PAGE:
• Subsoil moisture supplies were rated 0 percent very short, 4 percent short, 72 percent adequate and 24 percent surplus.

Ninety-two percent of corn has reached the dough stage, 7 days ahead of both last year and the 5-year average.  Seventy percent of corn was dented, 9 days ahead of last year and 6 days ahead of the average.  Twenty-one percent was mature, 8 days ahead of the average.  Corn for silage was 12 percent harvested, 1 day ahead of the average.  Corn condition was 75 percent good to excellent.

Leaves were turning color on 54 percent of soybeans, 6 days ahead of last year and 4 days ahead of the average.  Fourteen percent were reported dropping leaves, 6 days ahead of last year and 3 days ahead of the average.  Soybean condition was 77 percent good to excellent.

Oats harvested for grain was reported as 92 percent complete, even with last year but 2 days behind the average.

Potato harvest was reported as 28 percent complete, 12 days behind last year.  Potato condition was 73 percent good to excellent.

Thirteen percent of winter wheat was planted, 2 days ahead of last year.  Two percent of the winter wheat crop has emerged.

The third cutting of alfalfa was 93 percent complete, 7 days behind last year, but even with the average.  The fourth cutting was 47 percent complete, 5 days behind last year, but 1 day ahead of the average.  All hay condition was reported 76 percent in good to excellent condition.

Pasture condition was rated 66 percent in good to excellent condition, compared with 63 percent in good to excellent condition last week.

The following are selected quotes from Farm Reporters and County Ag Agents:

In La Crosse County, there was some sunshine this past week, but not much.   People are starting to get back into the fields although the ground is still very wet.  Most days grass is wet until after noon.  Haven't talked to dairy farms yet but with many roads south of Hwy 33 washed out, I wonder how many are having problems with getting milk to market. 

NASS Soil Moisture Conditions in Wisconsin

State

Region

Soil
Percent of Moisture
Very Short
Short
Adequate
Surplus
Wisconsin as of
September 10, 2018
North-Central Top Soil
0
1 84
15
Sub Soil 0 1 85 14
West-Central Top Soil 1 10 77 12
Sub Soil 1 16 72 11
Central Top Soil 0 1 41 58
Sub Soil 1 4 43 52

 

Soil moisture supply measures how much moisture is present in cropland top soil during the week. Soil moisture is reported as a percentage. The categories very short, short, adequate and surplus must add up to 100%.

Very Short - Soil moisture supplies are significantly less than what is required for normal plant development. Growth has been stopped, or nearly so, and plants are showing visible signs of moisture stress. Under these conditions, plants will quickly suffer irreparable damage.

Short - Soil dry.  Seed germination and/or normal crop growth and development would be curtailed.

Adequate - Soil moist.  Seed germination and/or crop growth and development would be normal or unhindered.

Surplus - Soil wet.  Fields may be muddy and will generally be unable to absorb additional moisture.  Young developing crops may be yellowing from excess moisture.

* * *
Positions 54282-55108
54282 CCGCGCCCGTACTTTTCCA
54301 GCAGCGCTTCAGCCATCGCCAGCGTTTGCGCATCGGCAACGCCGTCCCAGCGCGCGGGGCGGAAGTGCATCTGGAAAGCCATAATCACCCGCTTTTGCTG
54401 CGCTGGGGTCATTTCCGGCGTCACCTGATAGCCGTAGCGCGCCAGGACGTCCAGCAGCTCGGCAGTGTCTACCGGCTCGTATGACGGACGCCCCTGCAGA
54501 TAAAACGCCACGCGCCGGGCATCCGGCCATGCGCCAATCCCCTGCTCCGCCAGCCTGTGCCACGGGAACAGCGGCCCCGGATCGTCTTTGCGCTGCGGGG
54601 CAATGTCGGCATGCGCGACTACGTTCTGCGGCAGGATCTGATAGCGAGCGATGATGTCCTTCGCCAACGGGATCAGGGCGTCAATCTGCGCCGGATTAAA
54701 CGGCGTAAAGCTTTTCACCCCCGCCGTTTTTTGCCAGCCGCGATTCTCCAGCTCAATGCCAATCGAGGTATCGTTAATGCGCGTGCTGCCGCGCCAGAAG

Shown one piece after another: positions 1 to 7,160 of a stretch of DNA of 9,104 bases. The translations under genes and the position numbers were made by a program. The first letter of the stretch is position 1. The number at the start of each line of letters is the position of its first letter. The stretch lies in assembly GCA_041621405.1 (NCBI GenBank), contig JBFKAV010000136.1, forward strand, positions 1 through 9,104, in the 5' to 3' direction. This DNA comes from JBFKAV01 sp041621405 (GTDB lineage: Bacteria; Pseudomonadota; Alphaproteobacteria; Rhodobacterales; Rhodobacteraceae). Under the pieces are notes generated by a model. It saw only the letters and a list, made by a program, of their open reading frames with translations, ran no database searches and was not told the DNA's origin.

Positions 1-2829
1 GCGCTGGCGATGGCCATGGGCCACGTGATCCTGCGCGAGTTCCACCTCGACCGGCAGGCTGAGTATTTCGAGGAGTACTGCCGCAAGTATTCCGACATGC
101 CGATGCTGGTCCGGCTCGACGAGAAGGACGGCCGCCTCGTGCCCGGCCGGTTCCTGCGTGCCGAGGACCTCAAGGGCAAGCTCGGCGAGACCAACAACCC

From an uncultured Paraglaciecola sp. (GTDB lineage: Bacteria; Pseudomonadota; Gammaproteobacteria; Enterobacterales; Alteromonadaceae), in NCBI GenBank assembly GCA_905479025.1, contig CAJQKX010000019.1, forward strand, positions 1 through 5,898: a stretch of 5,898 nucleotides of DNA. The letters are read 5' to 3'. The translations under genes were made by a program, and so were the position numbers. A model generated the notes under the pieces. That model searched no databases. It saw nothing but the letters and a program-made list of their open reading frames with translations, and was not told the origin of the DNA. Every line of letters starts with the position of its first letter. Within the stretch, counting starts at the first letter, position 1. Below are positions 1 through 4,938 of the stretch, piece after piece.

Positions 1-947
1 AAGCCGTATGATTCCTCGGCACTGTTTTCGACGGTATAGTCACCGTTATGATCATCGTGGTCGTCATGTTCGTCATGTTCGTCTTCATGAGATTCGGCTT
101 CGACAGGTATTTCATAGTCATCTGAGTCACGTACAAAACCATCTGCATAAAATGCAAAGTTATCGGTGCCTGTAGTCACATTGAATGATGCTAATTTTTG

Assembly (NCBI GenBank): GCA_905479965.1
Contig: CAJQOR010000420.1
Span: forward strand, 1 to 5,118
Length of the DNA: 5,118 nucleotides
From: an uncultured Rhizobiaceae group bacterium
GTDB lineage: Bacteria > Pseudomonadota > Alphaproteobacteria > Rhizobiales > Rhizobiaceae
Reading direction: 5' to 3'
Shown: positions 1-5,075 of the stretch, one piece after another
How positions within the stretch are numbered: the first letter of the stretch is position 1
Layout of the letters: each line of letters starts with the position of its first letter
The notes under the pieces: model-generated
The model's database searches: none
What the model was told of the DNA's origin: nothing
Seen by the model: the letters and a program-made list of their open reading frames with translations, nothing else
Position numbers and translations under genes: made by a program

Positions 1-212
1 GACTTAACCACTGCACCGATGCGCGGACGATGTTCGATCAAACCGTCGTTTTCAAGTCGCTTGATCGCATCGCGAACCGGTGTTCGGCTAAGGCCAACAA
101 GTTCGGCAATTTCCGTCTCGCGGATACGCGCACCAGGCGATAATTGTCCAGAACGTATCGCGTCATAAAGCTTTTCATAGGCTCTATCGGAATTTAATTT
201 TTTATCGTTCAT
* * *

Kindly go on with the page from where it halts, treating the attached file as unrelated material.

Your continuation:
The map below lists the Agricultural Districts in southeast Minnesota, western Wisconsin, and northeast Iowa.

Agricultural Divisions

For additional information on agriculture impacts may be viewed from the:

Fire Danger Hazards:

As of the morning of September 11, low fire danger was reported across the state of Wisconsin.  This includes Adams, Buffalo, Clark, Crawford, Grant, Jackson, Juneau, La Crosse, Monroe, Richland, Taylor, Trempealeau, and Vernon counties in the La Crosse Hydrologic Service Area. 

As a reminder, citizens should always check with local officials in their area before undertaking any outside burning.  Citizens are liable for damages and suppression costs of any wildfire they may start.

Description of Fire Danger Ratings

For updated DNR Fire Conditions consult the following Web Sites:

The Keetch-Byram Drought Index (KBDI) is a drought index that is specifically related to fire potential. The KDBI is broken into four categories which indicate the susceptibility of ground fuels to fire danger. Below are the four categories and a brief description of each.

Keetch-Byram Drought Index (KDBI)
KBDI Value
Description of Fire Potential
0 to 200
Low - Wet with little danger of fire initiation
201 to 400
Moderate - Drying occurring with some fire danger
401 to 600
High - Ground cover dry and will burn readily
601 to 800
Extreme - Dead and live fuels will burn readily

KBDI and Dead Fuel Moisture data can be found through the:

Burn Bans:

Precipitation/Temperature Outlooks:

From September 12 through September 18, temperatures will average above-normal and the precipitation will average below-normal.   During this time frame, the daily average temperatures range from 58 to 63 degrees and the normal precipitation is around 8 tenths of an inch. 

Beyond this time frame, the 8 to 14-day forecast (September 19-25) from the Climate Prediction Center (CPC) calls for near to below-normal temperatures and above-normal precipitation.  During this time frame, the daily average temperatures range from 55 to 60 degrees and the normal precipitation is around 9 tenths of an inch. 

The CPC seasonal outlook  from October 1-December 31 has enhanced chances of above-normal temperatures and equal chances for above-, near-, and below-normal precipitation for the Upper Mississippi River Valley.

Below are the seasonal outlooks for the next year.

Seasonal Temperature Outlooks

Precipitation Outlooks

Temperatures

Precipitation

For updated temperature and precipitation probabilities consult the following Climate Prediction Center (CPC) Web Sites:

NCEP's CFSv2 (Coupled Forecast System Model Version 2):

Questions or Comments:

If you have any questions or comments about this drought information please contact the NWS La Crosse at:

E-mail: nws.lacrosse@noaa.gov
Telephone: 608-784-8275

The Climate focal point at the NWS La Crosse is Jeff Boyne.

Other Contacts:

Local Agricultural Impacts:

State climate impacts: